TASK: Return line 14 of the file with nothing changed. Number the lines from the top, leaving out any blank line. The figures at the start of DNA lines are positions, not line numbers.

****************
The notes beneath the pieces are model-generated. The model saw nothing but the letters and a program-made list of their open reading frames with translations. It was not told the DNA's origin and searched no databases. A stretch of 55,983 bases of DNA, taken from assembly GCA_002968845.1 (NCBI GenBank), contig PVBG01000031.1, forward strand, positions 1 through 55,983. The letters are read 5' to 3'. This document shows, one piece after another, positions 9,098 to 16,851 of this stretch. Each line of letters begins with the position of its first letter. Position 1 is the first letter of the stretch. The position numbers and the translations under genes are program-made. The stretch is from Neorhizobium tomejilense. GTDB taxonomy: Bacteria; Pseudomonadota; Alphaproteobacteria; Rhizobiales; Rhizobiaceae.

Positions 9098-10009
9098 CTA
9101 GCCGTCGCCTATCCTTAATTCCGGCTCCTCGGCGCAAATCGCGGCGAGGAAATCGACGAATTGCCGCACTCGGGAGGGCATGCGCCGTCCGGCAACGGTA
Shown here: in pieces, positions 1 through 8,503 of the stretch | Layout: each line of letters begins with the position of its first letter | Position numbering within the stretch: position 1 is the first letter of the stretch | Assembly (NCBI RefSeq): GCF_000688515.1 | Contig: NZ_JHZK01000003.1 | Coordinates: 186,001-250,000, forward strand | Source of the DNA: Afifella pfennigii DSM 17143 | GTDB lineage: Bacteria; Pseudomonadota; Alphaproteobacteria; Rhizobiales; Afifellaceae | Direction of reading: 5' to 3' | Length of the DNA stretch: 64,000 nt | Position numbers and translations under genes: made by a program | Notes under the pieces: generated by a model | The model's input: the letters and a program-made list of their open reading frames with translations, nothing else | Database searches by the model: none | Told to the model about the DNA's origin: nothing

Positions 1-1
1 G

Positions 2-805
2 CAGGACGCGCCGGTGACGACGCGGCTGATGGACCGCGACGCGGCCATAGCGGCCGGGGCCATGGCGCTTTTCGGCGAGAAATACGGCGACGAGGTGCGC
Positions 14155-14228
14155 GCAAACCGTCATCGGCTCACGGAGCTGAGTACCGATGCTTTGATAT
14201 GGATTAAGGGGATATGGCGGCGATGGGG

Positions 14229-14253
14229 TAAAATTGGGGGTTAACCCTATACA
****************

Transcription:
14229 TAAAATTGGGGGTTAACCCTATACA